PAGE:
Do your employees believe the initiative is being done to them or for them?
  • Top-down or bottom-up?       
    While the organization’s leaders must start the process, its sustainability will depend on whether its employees have taken ownership of the initiative.
  • Team-building            
    A well-defined, short-cycle team-building challenge will much more than increase health status.  It will improve communication, morale, and engagement while strengthening a shared sense of mission.
  • Emerging leaders       
    When your employees believe that everyone, regardless of their condition, has something to contribute, as well as something to gain, and they prove that they can be successful; they become powerful influencers within the organization. 

This will give you some sense of what we’ll be covering at the summit.  Unfortunately, having fun, getting a better personality and becoming better looking only happen at the summit.  Hope to see you next year. 

If you have questions or issues you would like us to address in this column, contact: Jay Seifert at 512-894-3440 or   

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From the Executive Director (September 2013)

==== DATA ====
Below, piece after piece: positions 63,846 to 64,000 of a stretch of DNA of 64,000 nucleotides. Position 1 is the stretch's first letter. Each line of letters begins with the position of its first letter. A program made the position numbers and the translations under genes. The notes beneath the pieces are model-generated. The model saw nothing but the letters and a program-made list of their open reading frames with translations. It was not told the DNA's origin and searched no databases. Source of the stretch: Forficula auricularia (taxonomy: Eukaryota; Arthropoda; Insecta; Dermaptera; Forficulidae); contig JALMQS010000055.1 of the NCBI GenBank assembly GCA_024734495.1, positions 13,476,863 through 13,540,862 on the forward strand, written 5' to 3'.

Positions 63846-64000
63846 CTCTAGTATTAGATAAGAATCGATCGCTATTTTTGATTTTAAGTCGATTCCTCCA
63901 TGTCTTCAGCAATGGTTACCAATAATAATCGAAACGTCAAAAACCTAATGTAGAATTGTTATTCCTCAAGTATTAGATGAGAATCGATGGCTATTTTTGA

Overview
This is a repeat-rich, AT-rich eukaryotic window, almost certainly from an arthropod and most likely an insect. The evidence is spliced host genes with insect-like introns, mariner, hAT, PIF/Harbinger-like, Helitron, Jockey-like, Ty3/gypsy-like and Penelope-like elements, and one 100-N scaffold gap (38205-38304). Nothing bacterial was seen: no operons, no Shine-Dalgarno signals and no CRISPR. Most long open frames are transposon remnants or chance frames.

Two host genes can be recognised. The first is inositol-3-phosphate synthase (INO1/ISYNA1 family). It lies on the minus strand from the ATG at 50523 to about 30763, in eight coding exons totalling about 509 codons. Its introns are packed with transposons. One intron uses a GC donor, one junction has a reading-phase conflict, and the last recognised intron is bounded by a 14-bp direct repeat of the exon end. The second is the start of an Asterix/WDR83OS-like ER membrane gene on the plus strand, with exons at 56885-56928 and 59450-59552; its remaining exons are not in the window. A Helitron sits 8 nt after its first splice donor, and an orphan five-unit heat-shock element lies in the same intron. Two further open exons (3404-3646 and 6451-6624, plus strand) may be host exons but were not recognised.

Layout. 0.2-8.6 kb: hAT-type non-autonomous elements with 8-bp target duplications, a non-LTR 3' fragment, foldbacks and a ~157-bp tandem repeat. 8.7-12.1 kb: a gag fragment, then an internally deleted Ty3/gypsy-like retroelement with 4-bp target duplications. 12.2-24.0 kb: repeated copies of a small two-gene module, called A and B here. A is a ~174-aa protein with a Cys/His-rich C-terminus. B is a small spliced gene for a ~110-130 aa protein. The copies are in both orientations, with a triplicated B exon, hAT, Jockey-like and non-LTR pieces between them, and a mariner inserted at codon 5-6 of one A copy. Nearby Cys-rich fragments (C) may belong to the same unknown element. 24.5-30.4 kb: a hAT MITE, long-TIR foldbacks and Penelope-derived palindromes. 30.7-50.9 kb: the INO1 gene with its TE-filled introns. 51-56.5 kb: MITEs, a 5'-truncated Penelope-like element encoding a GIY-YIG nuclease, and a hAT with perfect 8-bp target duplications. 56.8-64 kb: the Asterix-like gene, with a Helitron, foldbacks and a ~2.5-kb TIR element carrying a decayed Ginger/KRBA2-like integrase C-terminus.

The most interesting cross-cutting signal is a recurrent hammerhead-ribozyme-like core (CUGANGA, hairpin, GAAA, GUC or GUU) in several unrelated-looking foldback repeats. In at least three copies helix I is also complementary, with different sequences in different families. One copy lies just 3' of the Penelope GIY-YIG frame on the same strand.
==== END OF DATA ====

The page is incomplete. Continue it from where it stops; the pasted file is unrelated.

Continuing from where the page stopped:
Rebecca Davis
Sep 16, 2013 08:07 PM
Rebecca DavisThis morning I was reading the Family & Friends article by Marlo Thomas in the August-September 2013 issue of “AARP The Magazine” and thought how appropriate for network leaders: The School of Life: When your education ends, the learning really begins.
Ms. Thomas talks about how she loved school and considered herself a pretty good student. I bet most of you reading this article feels the same way, that you were pretty good students when you were in elementary school. And as Network Leaders, I bet you are finding that you learn something new almost every day. I know I do, especially from other network leaders.
As Ms. Thomas wrote about being excited for the kids across the country who will once again buy new book bags and plan that special outfit for the first day of school, I encourage you as a network leader to seek opportunities to connect and network with your peers and to expand your leadership skills.  As adults, we should ask ourselves each day, what can I learn today, what new lessons and experiences – both good ones and difficult ones, will make me a better network leader tomorrow? The perfect opportunity to expand your leadership skills and network with your peers is two weeks away, the NCHN Leadership Summit!  If you have not registered, please do so today and get your room, as today is the end of the special rate that was negotiated for participants at the Summit.  You will find registration and lodging details, along with the complete agenda in this issue of eNews. 

So, plan your outfit (old ones will do just fine) to wear to the NCHN Leadership Summit and don’t worry about a hat – as we will have the perfect one there for you!  Don’t miss the fun, the learning, and the opportunity to connect with your peers in Austin!    

Leadership Summit